Photo by Marija Grech
Guest Reviewer, Ateş Orga
An annual feature of Karl Fiorini’s festivals is a platform showcasing rising young musicians from around the Maltese Islands. Four well-attended free lunchtime concerts this year (Palazzo de la Salle, Malta Society of Arts) plus two evening slots (Teatru Manoel), with performers drawn largely from the Malta School of Music established in 1975 and based in Hamrun. Enjoying accessibly mainstream programming, contrasting the hard-core ‘adult’ thrust of the Festival proper, most professionally promising were those events featuring singers, as well as a resonant, virtuoso display by the School’s Percussion Ensemble opening the closing concert (April 23). Rather as Alessandra Reiner had demonstrated two nights previously in her Muse and Madness participation [http://www.colinscolumn.com/chamber-evenings-at-the-malta-spring-festival/] this was percussion-playing as an elegant, inspiring art form – tightly disciplined and trained by Joseph ‘Bibi’ Camilleri Jr. Maria Blanco, Head of the School, had reason to be gratified.
Among the singers Georg Zammit, Angelo Muscat and James Agius (April 20), presented by Andriana Yodanova, aspired now and again to those echelons of Maltese operatic fervour (a long tradition) best represented in recent times by Joseph Calleja. Muscat especially impressed, a believable, communicative tenor. Two sopranos presented by Miriam Cauchi (April 22) – Gabrielle Portelli and Mariah Costa – engaged in their different ways, the former for her soubrette manner and acting skills, the latter with her darker-toned voice. Their ‘Cat Duet’ attributed to Rossini suitably charmed, spat, clawed and fawned. Doing accompanying duty were the School’s Maria-Elena Farrugia (22nd) and Sofia Narmania (20th), Manchester and Moscow trained respectively: a feast of refined pianism, not a slur or dot out of place, timed to perfection, the Society of Arts’ Steinway rather better and more immediate than the Teatru Manoel’s larger, older model.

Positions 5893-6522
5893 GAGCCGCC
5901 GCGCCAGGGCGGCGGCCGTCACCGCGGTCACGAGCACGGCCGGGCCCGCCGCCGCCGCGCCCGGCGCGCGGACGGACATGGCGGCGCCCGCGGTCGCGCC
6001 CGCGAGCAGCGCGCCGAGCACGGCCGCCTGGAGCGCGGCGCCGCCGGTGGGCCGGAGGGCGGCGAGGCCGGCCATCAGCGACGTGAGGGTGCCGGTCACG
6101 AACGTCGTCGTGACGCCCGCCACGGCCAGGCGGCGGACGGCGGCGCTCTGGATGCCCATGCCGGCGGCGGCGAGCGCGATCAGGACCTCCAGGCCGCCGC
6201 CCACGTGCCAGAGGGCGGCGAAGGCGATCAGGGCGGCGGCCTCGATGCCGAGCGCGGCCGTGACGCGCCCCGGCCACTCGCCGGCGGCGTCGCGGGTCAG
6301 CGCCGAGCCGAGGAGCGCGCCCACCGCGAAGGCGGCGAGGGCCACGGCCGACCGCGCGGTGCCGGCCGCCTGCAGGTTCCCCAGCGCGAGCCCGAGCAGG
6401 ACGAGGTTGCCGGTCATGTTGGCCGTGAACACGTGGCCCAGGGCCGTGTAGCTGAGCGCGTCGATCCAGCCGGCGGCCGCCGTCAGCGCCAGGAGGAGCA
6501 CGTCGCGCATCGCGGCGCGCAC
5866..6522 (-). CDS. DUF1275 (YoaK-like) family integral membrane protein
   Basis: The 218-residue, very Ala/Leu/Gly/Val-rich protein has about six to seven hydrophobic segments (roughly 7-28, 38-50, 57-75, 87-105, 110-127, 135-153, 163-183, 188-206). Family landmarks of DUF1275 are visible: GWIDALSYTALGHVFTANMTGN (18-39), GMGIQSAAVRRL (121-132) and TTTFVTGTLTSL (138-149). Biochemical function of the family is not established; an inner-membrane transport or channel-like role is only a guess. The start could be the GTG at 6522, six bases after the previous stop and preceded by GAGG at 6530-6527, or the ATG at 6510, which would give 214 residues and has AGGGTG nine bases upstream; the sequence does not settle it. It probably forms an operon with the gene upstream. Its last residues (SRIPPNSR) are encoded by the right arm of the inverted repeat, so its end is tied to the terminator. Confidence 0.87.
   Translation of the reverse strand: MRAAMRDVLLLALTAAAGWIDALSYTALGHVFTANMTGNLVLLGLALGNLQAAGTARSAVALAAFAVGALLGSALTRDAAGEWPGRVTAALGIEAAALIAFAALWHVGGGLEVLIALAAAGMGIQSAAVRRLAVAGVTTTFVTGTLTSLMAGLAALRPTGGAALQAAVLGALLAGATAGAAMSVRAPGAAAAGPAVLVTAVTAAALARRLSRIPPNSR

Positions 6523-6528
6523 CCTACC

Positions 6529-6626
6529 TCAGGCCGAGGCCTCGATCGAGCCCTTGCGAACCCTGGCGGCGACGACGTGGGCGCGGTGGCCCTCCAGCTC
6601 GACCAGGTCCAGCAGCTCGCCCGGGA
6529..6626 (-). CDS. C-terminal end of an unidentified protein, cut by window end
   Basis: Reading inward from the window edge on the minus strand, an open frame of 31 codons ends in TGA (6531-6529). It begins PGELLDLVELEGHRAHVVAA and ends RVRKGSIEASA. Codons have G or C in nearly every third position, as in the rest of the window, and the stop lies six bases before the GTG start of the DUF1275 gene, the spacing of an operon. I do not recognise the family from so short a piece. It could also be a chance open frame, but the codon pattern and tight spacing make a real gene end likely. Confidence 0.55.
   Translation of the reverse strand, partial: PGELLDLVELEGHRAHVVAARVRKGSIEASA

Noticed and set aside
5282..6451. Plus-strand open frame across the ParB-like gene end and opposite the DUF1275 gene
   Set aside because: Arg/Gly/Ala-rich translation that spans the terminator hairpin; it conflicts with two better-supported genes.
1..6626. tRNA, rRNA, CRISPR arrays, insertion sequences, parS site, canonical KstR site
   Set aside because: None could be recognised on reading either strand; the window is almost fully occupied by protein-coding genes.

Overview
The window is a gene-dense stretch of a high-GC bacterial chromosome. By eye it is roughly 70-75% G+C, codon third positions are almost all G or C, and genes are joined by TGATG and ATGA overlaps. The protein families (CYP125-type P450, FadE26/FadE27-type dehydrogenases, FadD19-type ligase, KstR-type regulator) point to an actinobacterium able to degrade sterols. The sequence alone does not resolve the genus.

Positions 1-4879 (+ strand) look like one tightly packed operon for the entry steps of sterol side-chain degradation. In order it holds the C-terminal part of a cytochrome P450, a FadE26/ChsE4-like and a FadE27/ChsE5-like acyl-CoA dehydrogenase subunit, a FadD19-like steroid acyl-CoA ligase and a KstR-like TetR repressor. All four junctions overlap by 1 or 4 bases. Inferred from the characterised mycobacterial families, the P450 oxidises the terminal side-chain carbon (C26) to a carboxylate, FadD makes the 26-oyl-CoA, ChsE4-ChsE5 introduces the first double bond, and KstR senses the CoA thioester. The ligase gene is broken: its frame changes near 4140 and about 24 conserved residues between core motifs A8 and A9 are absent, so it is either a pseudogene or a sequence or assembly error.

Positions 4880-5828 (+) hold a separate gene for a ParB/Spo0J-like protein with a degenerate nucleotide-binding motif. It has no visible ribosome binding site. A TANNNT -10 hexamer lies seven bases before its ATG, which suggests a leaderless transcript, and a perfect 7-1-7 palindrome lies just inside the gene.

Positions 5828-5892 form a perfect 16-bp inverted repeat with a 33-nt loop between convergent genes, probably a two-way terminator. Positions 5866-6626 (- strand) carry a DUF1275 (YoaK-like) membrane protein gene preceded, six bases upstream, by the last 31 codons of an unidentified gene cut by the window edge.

Best among sundry instrumentalists was Matthew Zammit, violin, presented by the veteran Antoine Frendo (23rd). Secure in his bowing and intonation, he has a confident platform manner and makes agreeable chamber music. But as yet his tone and projection is small. And refusing to make more of his accompaniment passages, effectively dropping out of the texture, puzzled: the ‘great’ violinists do differently. In an over-long contribution, his Beethoven ‘Spring’ Sonata pleased, but his Mendelsohn F-major added little. Partnering, Narmania couldn’t be faulted, both in technique and tact. Karol Zammit, Matthew’s brother, presented by Yvette Grixti, has facility but seemed in something of a terse black-and-white mood (Mendelssohn’s E-minor Prelude and Fugue, Beethoven’s ‘Tempest’ Sonata), inclining to rush his fences, and not allowing enough air for the music to breathe. Of three Rachmaninov Preludes, his D-major glimpsed expressivity but his B-flat and G-minor suggested a dose of comparative listening would do no harm – beginning with Richter in the former and Gilels in the latter. Neither Rachel Napoli, piano, nor Nikolai Matvei Mifsud, saxophone (21st, presented respectively by Marco Rivoltini and Joseph Vella) seemed entirely at home on the stage. But she offered a musical Chopin A-flat Nouvelles étude, and he negotiated some classic French test-pieces with agility if unsmilingly. “Autism is part of who I am but it doesn’t define me”, “When words are not an option … music speaks”: taught and mentored by Gabi Sultana, Alessia Bonnici (Teatru Manoel, 22nd) fascinated – scarcely pedalled, staccato fingers to the fore, her Scarlatti (Sonata Kk27) and Paul R. Harvey encore (Rumba Toccata) winning applause and a bouquet.
Rounding off the Festival’s youth element was a Masterclass by Charlene Farrugia (Malta Society of Arts, 23rd), her gentle yet firm directives focussing on positives. The need to shape and phrase contours, to observe what’s on the page, as much as the fact that playing the piano is about coordinating hands and feet, were points well made.